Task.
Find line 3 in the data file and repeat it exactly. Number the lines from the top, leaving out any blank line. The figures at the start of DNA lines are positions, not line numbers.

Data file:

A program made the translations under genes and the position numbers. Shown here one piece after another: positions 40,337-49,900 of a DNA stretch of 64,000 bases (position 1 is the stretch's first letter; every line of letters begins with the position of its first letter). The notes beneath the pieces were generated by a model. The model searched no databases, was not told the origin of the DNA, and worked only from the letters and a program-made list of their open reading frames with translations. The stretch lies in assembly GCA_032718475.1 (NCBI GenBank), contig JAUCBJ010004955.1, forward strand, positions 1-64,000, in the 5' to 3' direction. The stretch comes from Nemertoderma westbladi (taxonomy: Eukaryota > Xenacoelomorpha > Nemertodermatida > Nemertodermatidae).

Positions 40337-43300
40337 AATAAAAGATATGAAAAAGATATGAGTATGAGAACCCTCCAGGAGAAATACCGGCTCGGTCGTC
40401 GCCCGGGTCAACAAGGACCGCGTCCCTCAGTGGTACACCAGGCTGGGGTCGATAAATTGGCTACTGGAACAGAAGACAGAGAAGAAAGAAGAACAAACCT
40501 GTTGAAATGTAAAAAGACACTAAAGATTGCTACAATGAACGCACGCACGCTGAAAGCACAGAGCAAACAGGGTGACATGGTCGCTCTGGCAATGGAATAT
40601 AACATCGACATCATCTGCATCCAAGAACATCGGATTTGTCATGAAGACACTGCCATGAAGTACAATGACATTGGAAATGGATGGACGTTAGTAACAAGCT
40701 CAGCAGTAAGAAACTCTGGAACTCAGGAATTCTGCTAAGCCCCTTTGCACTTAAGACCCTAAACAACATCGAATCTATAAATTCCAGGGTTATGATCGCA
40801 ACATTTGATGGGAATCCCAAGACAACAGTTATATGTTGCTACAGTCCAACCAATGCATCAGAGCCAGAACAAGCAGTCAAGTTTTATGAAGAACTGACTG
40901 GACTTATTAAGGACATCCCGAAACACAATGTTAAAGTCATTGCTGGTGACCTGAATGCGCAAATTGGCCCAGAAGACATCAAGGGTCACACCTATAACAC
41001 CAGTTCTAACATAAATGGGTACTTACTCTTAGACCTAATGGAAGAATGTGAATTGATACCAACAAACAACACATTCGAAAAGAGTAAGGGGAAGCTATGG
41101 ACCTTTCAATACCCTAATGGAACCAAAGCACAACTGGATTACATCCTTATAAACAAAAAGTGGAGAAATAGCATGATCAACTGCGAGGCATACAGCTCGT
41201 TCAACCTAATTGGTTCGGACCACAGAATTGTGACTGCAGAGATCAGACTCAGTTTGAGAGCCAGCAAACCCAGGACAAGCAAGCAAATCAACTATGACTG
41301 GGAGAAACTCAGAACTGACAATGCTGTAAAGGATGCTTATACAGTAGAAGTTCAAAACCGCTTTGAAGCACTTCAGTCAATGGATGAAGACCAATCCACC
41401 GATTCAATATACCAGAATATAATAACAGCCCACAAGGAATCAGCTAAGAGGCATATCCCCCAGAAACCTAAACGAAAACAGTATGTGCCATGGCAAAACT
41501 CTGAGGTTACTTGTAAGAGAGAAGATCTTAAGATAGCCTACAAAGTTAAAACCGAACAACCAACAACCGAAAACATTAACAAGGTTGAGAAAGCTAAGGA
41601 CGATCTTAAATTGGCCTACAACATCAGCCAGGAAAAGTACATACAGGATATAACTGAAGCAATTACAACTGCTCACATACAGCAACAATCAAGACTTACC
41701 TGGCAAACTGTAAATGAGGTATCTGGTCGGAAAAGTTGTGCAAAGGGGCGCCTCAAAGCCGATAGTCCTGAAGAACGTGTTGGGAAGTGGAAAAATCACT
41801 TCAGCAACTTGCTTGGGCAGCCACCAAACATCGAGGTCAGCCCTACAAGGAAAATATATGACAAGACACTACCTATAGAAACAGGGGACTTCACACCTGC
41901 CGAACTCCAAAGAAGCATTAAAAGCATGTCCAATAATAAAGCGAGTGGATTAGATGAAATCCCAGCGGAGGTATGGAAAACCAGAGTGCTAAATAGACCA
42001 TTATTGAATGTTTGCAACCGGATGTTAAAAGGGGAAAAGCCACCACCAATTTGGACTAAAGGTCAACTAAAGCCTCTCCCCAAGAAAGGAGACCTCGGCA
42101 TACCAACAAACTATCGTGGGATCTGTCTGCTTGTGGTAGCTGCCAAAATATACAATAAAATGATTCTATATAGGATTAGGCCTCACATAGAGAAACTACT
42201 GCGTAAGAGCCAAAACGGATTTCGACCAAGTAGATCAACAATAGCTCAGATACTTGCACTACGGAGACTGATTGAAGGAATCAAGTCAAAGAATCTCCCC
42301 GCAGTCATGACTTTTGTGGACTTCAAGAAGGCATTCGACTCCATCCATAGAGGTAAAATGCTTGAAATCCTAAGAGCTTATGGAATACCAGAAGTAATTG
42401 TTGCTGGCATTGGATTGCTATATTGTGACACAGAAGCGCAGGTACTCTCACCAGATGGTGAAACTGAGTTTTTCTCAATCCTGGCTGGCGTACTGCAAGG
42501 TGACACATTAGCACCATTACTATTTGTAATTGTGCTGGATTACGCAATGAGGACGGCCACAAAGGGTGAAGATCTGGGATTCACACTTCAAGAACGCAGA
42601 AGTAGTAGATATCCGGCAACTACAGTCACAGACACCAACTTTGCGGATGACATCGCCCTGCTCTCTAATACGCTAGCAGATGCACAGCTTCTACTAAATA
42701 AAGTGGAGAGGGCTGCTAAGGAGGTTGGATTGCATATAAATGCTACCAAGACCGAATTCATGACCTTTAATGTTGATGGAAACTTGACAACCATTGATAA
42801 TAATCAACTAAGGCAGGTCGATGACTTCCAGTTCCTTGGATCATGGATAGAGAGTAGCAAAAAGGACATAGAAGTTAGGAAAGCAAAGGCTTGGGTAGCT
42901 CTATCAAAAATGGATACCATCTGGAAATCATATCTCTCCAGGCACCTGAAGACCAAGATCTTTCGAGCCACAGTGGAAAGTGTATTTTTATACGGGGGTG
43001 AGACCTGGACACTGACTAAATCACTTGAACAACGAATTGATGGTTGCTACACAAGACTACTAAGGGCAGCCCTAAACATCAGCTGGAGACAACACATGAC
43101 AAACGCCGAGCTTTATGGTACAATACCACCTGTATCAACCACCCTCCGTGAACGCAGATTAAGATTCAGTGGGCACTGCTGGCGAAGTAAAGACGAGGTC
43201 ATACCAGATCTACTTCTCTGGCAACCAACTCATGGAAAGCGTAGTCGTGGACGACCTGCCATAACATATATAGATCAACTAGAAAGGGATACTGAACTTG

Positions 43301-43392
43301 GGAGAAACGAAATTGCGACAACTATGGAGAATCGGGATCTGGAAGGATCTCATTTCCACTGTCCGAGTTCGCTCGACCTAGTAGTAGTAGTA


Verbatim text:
40337 AATAAAAGATATGAAAAAGATATGAGTATGAGAACCCTCCAGGAGAAATACCGGCTCGGTCGTC